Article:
- The Washington Times - Tuesday, June 25, 2002

Viewing the Nazi leaders on trial at Nuremberg, George Orwell wrote: "Somehow the punishment of these monsters ceases to seem attractive when it becomes possible; indeed, once under lock and key, they almost cease to be monsters."

In a sense, William F. Buckley Jr.'s latest novel, "Nuremberg: The Reckoning," has de-monstered the major German war criminals who went on trial at Nuremberg between 1945 and 1946 without de-monstering their criminality. In Nuremberg, the ancient city where Adolf Hitler once held his lynch-mob rallies, there were in 1945 no Holocaust deniers. What had happened to 6 million European Jews was a fact. Looking at the 24 top Nazi leaders, some in military uniform, in the courtroom sitting in two rows, raised an unanswerable question: How could they have done what they did? Soldiers killing soldiers, well, yes, but soldiers killing babies in their mother's arms, how was it possible? And yet, we're seeing similar horrors again with the suicide bombers in beleaguered Israel.

Mr. Buckley's 15th novel deals with the Reinhard family on the eve of World War II. Axel Reinhard, a talented civil engineer, is preparing to take Annabelle, his wife, and their 13-year-old son, Sebastian, on what is planned as a short trip to America but which, it is implied, could well be a permanent stay. Just before the departure, the Gestapo intervenes. Axel is told by a Gestapo officer that his wife and son can sail away on the S.S. Europa but the price of their freedom to travel will be as follows: Just before the gangplank is raised Axel is to sneak off the ocean liner and remain in Germany to help the Third Reich on its building projects, including as it turns out, extermination camps.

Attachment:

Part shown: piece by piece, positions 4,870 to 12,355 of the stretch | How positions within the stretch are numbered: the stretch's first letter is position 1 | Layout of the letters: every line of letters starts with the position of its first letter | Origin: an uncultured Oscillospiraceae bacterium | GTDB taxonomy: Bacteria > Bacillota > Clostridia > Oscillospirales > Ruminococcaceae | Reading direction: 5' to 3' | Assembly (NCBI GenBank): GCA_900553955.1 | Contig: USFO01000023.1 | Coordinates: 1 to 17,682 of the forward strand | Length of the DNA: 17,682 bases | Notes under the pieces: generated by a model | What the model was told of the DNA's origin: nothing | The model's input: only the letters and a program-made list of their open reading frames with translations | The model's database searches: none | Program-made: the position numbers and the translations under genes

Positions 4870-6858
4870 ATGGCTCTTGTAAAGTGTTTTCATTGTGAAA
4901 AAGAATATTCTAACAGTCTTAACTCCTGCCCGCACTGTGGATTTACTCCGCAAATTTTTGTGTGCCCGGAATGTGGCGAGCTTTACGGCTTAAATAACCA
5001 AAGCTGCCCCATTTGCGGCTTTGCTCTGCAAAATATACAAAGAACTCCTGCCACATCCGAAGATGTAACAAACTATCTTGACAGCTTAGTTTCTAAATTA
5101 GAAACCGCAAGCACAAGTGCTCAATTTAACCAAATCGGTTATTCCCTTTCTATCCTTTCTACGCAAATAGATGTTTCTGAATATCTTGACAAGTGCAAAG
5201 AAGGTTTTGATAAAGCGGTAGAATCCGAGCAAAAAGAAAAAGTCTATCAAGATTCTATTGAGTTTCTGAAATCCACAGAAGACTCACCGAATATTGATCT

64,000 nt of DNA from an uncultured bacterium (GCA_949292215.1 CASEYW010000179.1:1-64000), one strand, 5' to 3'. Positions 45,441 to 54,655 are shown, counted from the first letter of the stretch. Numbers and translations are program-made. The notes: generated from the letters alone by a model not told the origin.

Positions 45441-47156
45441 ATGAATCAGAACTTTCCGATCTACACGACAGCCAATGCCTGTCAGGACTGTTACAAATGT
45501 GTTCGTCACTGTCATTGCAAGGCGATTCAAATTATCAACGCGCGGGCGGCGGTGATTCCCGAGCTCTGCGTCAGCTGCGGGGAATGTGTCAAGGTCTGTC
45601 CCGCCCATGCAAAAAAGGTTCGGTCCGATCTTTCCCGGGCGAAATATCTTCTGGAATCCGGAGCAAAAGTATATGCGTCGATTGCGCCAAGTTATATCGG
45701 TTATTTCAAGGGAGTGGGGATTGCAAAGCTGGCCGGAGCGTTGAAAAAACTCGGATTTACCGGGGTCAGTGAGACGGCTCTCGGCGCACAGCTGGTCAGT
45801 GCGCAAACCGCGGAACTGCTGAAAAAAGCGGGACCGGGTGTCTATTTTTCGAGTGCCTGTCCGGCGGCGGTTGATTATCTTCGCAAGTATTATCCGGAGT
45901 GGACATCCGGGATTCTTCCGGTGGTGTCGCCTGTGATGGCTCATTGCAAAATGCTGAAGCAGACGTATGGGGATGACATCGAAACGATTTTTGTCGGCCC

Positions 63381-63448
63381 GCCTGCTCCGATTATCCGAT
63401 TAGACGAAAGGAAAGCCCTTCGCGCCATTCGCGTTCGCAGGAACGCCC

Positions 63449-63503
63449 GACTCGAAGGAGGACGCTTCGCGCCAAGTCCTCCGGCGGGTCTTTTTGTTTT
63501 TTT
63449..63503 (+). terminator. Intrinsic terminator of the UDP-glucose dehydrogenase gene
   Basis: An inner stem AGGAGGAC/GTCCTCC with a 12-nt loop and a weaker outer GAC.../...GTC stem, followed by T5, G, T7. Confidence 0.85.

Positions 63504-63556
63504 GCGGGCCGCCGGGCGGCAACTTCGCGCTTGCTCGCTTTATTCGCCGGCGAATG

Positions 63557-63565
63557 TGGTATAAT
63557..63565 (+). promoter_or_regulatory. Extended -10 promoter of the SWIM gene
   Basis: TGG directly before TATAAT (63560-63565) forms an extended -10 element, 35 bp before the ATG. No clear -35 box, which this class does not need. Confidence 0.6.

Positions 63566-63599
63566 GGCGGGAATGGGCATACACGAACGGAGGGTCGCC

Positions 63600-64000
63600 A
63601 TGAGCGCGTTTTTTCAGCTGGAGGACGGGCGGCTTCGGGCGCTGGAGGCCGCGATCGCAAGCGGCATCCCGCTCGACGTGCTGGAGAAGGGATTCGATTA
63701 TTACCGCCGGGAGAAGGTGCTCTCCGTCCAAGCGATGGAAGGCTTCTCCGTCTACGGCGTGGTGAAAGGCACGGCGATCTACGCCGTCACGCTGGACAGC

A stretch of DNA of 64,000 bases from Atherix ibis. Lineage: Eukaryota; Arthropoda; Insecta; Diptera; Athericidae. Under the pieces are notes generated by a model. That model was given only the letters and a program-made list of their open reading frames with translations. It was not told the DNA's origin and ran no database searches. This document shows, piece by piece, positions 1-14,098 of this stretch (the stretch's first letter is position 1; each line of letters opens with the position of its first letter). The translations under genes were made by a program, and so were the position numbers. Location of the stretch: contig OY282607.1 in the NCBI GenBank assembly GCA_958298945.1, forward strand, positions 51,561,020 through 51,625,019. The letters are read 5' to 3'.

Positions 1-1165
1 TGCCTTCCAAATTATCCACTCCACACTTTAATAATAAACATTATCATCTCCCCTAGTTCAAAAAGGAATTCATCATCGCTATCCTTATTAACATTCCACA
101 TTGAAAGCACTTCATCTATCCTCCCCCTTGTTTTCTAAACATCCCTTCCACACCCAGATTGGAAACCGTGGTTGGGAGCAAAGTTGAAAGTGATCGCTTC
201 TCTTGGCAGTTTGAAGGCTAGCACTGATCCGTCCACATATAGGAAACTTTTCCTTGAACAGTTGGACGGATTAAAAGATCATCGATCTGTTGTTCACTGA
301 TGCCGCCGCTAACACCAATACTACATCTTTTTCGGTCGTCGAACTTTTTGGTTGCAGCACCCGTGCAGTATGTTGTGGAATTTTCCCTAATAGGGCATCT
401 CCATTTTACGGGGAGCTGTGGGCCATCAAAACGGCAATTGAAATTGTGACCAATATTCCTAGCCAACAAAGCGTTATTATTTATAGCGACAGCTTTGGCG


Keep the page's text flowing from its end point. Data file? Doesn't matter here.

The novel is Mr. Buckley at his best and at his most ingenious. Its focus is the trials of the leaders of a criminal conspiracy seen through the eyes of young Sebastian, now 19, and a U.S. Army lieutenant. Naturally fluent in German, he has been assigned as interpreter at the International War Crimes Tribunal. A historical novel is always a problem because the plot can hold no surprises since the outcome is well-known beforehand. Mr. Buckley has solved the problem by introducing us not only to the war criminals and the Allied prosecutors but also to someone, like the young Sebastian, who discovers that his father had become one of them.

Sebastian has been designated as liaison to an invented SS Gen. Kurt Waldemar Amadeus, an extermination-camp commandant in Poland, who proudly admits that during his service he supervised the extermination of 250,000 Jews and Russian POWs. As a reward for his successful labors, Amadeus was placed in charge of Hitler's bunker as the end neared. Amadeus defends Hitler's anti-Semitism with a remark that has a contemporaneous ring, that the fuhrer "had the courage to act on the anti-Semitism of most Europeans."

Soon after his conviction, Amadeus asks to see young Sebastian, to whom he tells a horrifying story. Axel Reinhard, Sebastian's father, recruited by the SS into its officer ranks, had designed and supervised the building of the camp crematorium. But Mr. Buckley never loses sight of the main drama, the trial, the testimony and the irony of having a Soviet general whose country is "guilty of just about everything we are gathered here to condemn" sitting in judgment over the Nazi war criminals.

The novel, another Buckley triumph, has some unusual twists and surprises which I do not intend to reveal. Reading "Nuremberg" meant for me reliving an extraordinary contemporary event, at a time when we are confronted by a new chaos, a new racist ideology with human freedom once more imperiled and the possibility of another "Nuremberg" in our future.


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